Saturday, 22 December 2012

The Crime of the Whaley Bridge Postmaster

Robert Jackson was postmaster at Whaley Bridge, a position he had held for 16 years. He also held the post of assistant overseer where his responsibilities would include collection of rates and administering the poor law.  He also acted as collector of tithes for the parish of Taxal and as treasurer of the church restoration fund.

Jackson had received £55 from the ladies who managed the Provident Club to be invested in a Post Office savings account. They had little knowledge of the methods of the Savings Bank and did not ask for a receipt, relying instead upon the honestly of the postmaster. Jackson  received £20 from the Senior Overseer, also for investment.  The anticipated interest on these investments was paid regularly.

In July 1889, Jackson suddenly disappeared. On the investigations of the Charity Commissioners and the Paot Office Authorities, it was found that not only these sums were missing but a total of £275 including moneys from the poor rates. A warrant was issued for arrest and he was discovered in Manchester where he was furnishing a house. The prisoner was conveyed to Whaley Bridge where he was handed over to Constable Hunt. He was then remanded at Stockport and in December 1889 was tried for embezzlement. In his defence, it was stated that Jackson and his wife also ran a stationery business, the stock of which amounted in value to more than the missing funds. Had repayment been demanded, Jackson would have had little difficulty in raising the money. The auditor had found that much of the money could be recovered and the Post Office had refunded £20 leaving a deficiency of only £45. Jackson had a wife and young family and in his support the Rev. Sam Evans, vicar of Taxal and Mrs Johnson and Mrs Shalcross, managers of the Provident Club spoke of his excellent character despite his having made off with the money which they had entrusted to him.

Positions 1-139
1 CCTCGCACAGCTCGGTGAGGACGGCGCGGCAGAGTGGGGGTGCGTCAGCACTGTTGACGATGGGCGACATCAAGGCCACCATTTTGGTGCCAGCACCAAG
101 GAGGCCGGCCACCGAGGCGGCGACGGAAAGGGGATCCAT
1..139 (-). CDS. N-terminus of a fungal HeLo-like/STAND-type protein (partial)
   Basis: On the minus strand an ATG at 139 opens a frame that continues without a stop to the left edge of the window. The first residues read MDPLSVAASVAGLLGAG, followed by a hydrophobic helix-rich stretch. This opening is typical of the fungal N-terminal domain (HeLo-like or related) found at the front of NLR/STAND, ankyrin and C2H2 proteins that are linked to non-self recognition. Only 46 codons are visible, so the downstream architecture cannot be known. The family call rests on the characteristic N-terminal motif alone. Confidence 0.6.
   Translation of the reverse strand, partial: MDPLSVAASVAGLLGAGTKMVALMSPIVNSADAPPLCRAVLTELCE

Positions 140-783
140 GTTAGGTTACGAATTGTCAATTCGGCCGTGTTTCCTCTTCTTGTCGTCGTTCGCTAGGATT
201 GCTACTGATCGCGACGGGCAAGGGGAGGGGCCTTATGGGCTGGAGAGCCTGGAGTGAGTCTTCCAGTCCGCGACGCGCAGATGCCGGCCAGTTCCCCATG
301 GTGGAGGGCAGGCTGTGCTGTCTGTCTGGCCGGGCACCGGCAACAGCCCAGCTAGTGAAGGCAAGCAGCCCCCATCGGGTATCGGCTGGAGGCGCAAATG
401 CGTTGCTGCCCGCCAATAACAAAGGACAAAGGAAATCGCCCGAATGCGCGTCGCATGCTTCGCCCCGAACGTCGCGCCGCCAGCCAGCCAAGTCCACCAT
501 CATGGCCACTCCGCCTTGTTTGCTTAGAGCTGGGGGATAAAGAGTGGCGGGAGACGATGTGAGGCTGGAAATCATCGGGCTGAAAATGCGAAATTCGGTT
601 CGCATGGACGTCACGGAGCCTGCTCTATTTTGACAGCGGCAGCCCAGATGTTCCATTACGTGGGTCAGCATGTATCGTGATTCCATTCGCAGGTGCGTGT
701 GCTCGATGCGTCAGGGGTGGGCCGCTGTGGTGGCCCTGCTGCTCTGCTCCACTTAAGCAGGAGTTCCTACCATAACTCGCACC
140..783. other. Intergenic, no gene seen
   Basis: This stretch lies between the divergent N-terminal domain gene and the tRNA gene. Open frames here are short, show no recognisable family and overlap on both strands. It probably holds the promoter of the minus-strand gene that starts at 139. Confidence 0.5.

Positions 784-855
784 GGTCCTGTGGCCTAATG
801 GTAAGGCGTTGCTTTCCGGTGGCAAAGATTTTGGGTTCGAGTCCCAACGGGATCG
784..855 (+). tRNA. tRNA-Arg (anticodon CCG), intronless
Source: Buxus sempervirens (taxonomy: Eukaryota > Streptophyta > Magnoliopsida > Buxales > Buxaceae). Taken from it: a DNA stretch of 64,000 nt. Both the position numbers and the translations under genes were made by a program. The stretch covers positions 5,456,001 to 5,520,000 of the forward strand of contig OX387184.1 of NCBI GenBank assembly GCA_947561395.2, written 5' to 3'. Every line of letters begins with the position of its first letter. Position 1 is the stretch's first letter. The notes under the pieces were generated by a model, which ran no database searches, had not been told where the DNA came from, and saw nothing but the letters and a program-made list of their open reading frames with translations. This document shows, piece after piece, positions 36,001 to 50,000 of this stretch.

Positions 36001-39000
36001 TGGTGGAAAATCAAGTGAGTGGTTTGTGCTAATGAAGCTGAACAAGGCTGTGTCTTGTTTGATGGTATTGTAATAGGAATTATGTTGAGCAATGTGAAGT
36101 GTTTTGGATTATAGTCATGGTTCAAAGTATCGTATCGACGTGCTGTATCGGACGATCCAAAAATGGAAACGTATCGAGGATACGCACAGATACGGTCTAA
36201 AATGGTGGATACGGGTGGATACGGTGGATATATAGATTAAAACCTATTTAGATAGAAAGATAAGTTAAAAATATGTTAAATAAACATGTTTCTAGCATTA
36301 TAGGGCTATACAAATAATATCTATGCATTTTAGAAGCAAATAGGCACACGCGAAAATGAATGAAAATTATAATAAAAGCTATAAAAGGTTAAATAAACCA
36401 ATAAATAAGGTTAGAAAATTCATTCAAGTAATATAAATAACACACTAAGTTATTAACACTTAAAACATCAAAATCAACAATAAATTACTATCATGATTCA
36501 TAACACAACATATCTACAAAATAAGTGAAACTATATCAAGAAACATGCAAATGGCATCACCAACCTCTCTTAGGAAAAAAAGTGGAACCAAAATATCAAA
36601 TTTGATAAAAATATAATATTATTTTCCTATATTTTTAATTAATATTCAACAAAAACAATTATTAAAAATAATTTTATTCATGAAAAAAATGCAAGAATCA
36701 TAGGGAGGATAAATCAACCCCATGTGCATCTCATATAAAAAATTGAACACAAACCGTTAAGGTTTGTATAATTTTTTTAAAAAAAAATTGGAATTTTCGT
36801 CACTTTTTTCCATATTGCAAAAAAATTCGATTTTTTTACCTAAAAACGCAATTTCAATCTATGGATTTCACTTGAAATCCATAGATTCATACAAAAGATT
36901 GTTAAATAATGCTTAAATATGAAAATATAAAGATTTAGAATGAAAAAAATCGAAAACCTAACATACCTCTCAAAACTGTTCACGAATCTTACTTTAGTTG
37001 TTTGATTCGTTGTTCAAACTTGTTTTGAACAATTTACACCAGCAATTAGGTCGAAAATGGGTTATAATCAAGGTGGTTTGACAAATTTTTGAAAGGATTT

The defendent pleaded guilty and was sentenced to 12 months hard labour.

Jackson was clearly popular in Whaley Bridge for he had only been in jail for a month when the Home Secretary received a petition signed by a large number of Whaley Bridge citizens praying for Jackson's early release. The signatories included local magistrates, clergy and ministers and nearly all the ladies of the Provident Society from whom he had embezzled the funds!

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